Unregulated in-house specialist partners with magic circle firm

Japonas: Time to embrace collaboration

The Law Boutique, an unregulated business supporting in-house lawyers, has teamed up with a magic circle law firm Linklaters and its own contract management platform to provide companies with a “holistic” service.

Electra Japonas, chief executive of The Law Boutique (TLB), described her firm’s partnership with Linklaters as “where the future of legal is going”.

She said it offered companies an “end-to-end solution pieced together in a user-centred way”, combining legal advice, design and process optimisation and “cutting-edge” technology.

“This is no longer an industry where you do just one thing. You have to take a holistic approach. Now is the time for people to abandon their siloes and embrace collaboration.”

TLB provides both managed commercial law services to companies and consultancy on improving the efficiency of in-house departments – what it calls ‘legal optimisation’.

Ms Japonas said the partnership with Linklaters would enable her firm to reach “bigger clients and the ones with the biggest need”, although the service was available to companies of all sizes.

“There is more and more demand from clients for help with choosing technology and optimising their documents through plain English and design.”

Ms Japonas said the partnership with Linklaters began when the law firm became involved in TLB’s initiative to create a standard non-disclosure agreement, known as ‘oneNDA’.

The steering committee behind oneNDA was made up of in-house counsel from major companies such as Airbus, Adidas, Barclays, Coca-Cola and UBS, as well as lawyers from firms including Allen & Overy, Ashurst and Slaughter & May, as well as Linklaters.

She said the agreement has been adopted by almost 700 organisations and downloaded more than 15,000 times since it was launched last year.

Ms Japonas told Legal Futures that TLB was now working, with Linklaters among others, on translating the document into French, Spanish and Portuguese ahead of them going live next year.

Meanwhile she said TLB, which currently has 11 staff, was planning to double in size in the course of the next 12 months.

Linklaters said the partnership with TLB meant that clients would benefit from a “unique combination” of legal advice, TLB’s experience in legal transformation, and access to its platform CreateiQ, providing clients with a “wraparound service that supports clients through all stages of their life cycle”.

Greg Baker, global head of practice innovation at the law firm, commented: “We’ve worked alongside TLB in the past and they have a proven track-record in effective legal transformation (including for many of our clients).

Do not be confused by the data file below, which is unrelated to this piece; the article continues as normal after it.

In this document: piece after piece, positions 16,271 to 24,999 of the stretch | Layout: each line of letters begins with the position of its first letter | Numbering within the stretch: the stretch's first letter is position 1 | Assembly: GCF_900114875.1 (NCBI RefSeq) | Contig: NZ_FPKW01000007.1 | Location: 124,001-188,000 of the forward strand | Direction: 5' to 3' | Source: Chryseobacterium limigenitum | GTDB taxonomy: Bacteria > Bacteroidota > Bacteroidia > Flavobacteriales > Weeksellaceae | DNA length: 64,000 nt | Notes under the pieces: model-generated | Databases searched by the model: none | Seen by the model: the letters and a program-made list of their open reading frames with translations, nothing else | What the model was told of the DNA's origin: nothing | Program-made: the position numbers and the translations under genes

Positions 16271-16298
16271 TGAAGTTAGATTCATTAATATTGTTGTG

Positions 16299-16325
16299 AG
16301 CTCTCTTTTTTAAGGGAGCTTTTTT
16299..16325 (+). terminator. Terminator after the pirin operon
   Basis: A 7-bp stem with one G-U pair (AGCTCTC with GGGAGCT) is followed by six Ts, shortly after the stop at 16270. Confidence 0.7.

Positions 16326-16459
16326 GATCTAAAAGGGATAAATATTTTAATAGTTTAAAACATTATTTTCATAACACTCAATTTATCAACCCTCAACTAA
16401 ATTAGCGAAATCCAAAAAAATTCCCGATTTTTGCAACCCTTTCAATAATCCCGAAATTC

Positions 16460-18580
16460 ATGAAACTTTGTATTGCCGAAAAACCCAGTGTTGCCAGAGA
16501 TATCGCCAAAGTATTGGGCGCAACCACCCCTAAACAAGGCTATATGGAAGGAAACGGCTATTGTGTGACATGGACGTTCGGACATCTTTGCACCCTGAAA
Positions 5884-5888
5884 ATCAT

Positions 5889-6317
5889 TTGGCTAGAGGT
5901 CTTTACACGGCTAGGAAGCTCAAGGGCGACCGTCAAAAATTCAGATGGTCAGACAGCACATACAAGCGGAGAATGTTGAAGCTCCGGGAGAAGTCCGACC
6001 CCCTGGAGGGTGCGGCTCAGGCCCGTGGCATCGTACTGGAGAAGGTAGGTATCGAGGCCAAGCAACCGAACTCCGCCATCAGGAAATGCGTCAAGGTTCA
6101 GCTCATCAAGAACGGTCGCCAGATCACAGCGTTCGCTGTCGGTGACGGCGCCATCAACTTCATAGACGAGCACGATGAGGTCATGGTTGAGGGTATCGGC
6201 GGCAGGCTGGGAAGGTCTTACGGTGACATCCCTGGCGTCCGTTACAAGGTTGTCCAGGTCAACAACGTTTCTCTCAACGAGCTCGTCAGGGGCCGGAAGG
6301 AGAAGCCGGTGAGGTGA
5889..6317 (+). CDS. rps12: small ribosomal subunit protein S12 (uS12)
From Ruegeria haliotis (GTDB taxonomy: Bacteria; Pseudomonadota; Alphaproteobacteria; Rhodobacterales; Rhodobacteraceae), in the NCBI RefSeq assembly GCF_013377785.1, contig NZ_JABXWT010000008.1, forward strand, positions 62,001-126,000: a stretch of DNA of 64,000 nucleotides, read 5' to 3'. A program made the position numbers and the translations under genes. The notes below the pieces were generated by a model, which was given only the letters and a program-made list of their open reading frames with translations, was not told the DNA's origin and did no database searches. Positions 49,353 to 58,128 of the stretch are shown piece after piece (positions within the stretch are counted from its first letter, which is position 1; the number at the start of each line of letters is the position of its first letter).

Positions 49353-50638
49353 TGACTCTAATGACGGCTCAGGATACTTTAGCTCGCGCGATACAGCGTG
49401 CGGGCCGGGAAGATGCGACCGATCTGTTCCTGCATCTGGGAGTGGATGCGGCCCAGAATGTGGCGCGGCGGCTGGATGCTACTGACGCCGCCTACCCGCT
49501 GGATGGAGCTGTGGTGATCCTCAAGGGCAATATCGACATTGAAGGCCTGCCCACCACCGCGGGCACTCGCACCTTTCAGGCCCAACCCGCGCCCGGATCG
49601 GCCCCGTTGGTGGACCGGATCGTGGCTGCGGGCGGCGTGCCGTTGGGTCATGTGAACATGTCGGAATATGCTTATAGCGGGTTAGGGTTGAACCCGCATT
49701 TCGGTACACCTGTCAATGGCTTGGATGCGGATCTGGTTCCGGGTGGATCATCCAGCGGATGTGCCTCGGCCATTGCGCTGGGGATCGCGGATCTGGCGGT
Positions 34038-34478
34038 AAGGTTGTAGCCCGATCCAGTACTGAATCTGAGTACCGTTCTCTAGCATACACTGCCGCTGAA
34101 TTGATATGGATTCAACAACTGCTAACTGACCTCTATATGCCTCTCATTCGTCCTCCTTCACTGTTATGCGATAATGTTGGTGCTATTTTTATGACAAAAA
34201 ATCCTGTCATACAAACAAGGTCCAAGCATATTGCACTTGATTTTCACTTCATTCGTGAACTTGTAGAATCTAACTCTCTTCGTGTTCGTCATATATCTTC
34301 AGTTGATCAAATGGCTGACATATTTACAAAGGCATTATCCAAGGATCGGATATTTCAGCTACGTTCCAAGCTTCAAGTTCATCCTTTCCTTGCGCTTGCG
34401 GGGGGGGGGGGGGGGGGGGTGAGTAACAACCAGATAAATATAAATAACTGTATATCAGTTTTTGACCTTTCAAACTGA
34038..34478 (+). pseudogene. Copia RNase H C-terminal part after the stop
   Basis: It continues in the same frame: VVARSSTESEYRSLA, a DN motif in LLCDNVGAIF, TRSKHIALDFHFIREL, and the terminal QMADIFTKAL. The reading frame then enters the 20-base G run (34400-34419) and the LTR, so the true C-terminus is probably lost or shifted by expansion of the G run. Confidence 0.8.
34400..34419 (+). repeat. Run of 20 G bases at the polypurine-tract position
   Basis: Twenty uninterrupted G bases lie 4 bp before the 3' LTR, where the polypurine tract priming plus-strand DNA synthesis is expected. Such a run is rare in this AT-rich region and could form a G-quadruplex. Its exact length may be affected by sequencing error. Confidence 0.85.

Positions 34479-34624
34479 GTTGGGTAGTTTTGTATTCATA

“The combination strengthens each of our existing services and cements our reputation as innovative and forward thinking.”

Ms Japonas added that the legal industry had been “on the cusp of transformation” before Covid, which had delayed it temporarily while “accelerating people’s appetite” for smarter ways of working.

“Transparency, visibility and simplicity were all important during the pandemic, and there were no distractions. This is why we are seeing transformation now.”

Leave a Comment

By clicking Submit you consent to Legal Futures storing your personal data and confirm you have read our Privacy Policy and section 5 of our Terms & Conditions which deals with user-generated content. All comments will be moderated before posting.

Required fields are marked *
Email address will not be published.

This site uses Akismet to reduce spam. Learn how your comment data is processed.


Commercial real estate: The impact of AI and climate change

There is no doubt climate change poses one of the most complex challenges for the legal industry; nonetheless, our research shows firms are adapting.

Empathy, team and happy clients

What has become glaringly obvious to me are the obvious parallels between the legal and financial planning professions, and how much each can learn from the other.

Training the next generation lawyer

Since I completed my training and qualified over 10 years ago, a lot has changed. It’s. therefore imperative that law firms adapt and progress their approach to training and recruitment.

Loading animation